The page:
Five Rivers Met On A Wooded Plain by Barney Norris

‘Only connect…’ Those two words are the point from which all flows in E.M. Forster’s masterly Howard’s End but they apply equally to Five Rivers Met On A Wooded Plain, the first novel by an annoyingly talented pup and playwright called Barney Norris. Set (rather refreshingly, way away from the usual boundaries of literary land)…

Ammonites & Leaping Fish by Penelope Lively

Subtitled ‘A Life in Time’, Penelope Lively’s Ammonites & Leaping Fish was published in 2013, when she was 80. She looks back on what she has done and seen over the decades, from her earliest days in wartime Alexandria to her old age in Islington, examining personal experiences (motherhood, friendships) and wider trends and events…

Why The Dutch Are Different by Ben Coates

When Englishman Ben Coates moved to Holland* he began making a list of ‘Crazy Dutch Liberal Policies’. He soon gave up because there were just too many of them to count: ready availability of cannabis and euthanasia, prostitutes given sick pay, moped riders without helmets, lots of nudist beaches, and so on…Why The Dutch Are…

Slow Horses by Mick Herron

Twentysomething River Cartwright has a promising career in MI5 until a catastrophic error allows a terrorist attack to take place at King’s Cross. He is sent to Slough House (‘slow horse’), a nondescript office in east London where spy rejects end up. There it is made clear to them that they are out of the…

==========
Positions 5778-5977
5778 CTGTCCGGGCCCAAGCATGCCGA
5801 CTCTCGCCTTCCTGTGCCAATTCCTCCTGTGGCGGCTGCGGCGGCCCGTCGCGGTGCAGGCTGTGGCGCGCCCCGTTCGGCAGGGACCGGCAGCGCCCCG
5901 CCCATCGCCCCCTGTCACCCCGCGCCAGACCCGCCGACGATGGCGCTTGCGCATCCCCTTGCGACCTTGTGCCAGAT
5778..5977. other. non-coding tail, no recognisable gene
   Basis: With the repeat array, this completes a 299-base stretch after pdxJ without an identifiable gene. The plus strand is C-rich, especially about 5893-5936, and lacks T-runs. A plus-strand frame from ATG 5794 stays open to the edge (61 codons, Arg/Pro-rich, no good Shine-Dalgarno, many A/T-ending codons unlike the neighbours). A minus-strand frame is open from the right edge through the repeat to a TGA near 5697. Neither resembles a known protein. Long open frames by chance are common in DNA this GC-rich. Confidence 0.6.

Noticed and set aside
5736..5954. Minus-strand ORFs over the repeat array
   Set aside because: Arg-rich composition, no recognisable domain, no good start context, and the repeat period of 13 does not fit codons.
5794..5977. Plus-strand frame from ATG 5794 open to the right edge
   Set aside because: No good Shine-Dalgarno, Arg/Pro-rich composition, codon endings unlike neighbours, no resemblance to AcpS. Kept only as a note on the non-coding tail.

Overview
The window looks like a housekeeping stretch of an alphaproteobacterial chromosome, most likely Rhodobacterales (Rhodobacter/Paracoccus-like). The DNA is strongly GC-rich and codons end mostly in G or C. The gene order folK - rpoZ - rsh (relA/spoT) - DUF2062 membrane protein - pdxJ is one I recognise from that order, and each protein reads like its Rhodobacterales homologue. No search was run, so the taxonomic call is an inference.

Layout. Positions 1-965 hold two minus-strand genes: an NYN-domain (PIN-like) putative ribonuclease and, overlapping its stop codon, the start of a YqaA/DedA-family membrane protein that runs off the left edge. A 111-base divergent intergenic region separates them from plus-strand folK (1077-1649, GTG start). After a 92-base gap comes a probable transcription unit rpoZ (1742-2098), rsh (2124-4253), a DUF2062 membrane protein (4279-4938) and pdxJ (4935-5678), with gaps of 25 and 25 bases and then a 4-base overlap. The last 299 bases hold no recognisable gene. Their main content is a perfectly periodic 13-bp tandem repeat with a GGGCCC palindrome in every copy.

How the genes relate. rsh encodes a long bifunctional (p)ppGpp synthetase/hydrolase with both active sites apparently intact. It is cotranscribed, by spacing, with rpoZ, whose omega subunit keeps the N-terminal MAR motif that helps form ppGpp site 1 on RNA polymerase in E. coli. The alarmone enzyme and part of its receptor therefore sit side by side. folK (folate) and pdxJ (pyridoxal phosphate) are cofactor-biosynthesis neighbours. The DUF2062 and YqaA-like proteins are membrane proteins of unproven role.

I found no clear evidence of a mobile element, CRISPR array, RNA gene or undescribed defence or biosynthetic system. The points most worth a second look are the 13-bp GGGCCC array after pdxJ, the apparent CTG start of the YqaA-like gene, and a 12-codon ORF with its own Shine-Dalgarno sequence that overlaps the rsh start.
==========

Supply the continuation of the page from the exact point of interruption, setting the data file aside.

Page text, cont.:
Conclave by Robert Harris

Robert Harris just can’t help himself. After 282 pages of taut thriller about a lot of very old men sitting in a darkened room and putting names in a (papal) hat, he goes and throws in an unnecessary complication. I won’t name the silliness that creeps in right at the death, but believe me it is ludicrous.…

A Social History of England by Asa Briggs

‘Don’t you find this book a little bit boring?’ ‘Umm…to be honest, yes I do a bit.’ My daughter put her finger on the problem. A Social History of England by Asa Briggs is indeed a touch dull in parts but till then I had not admitted this to myself. Much as I am fascinated by history,…

The Art Of Fielding by Chad Harbach

A classic example of what we might usefully term the First World Problem novel, The Art of Fielding allows the casual reader to spend more time in the company of amateur baseball players than is perhaps strictly healthy. I went away and looked up what ‘he also had to turn double plays’ really means –…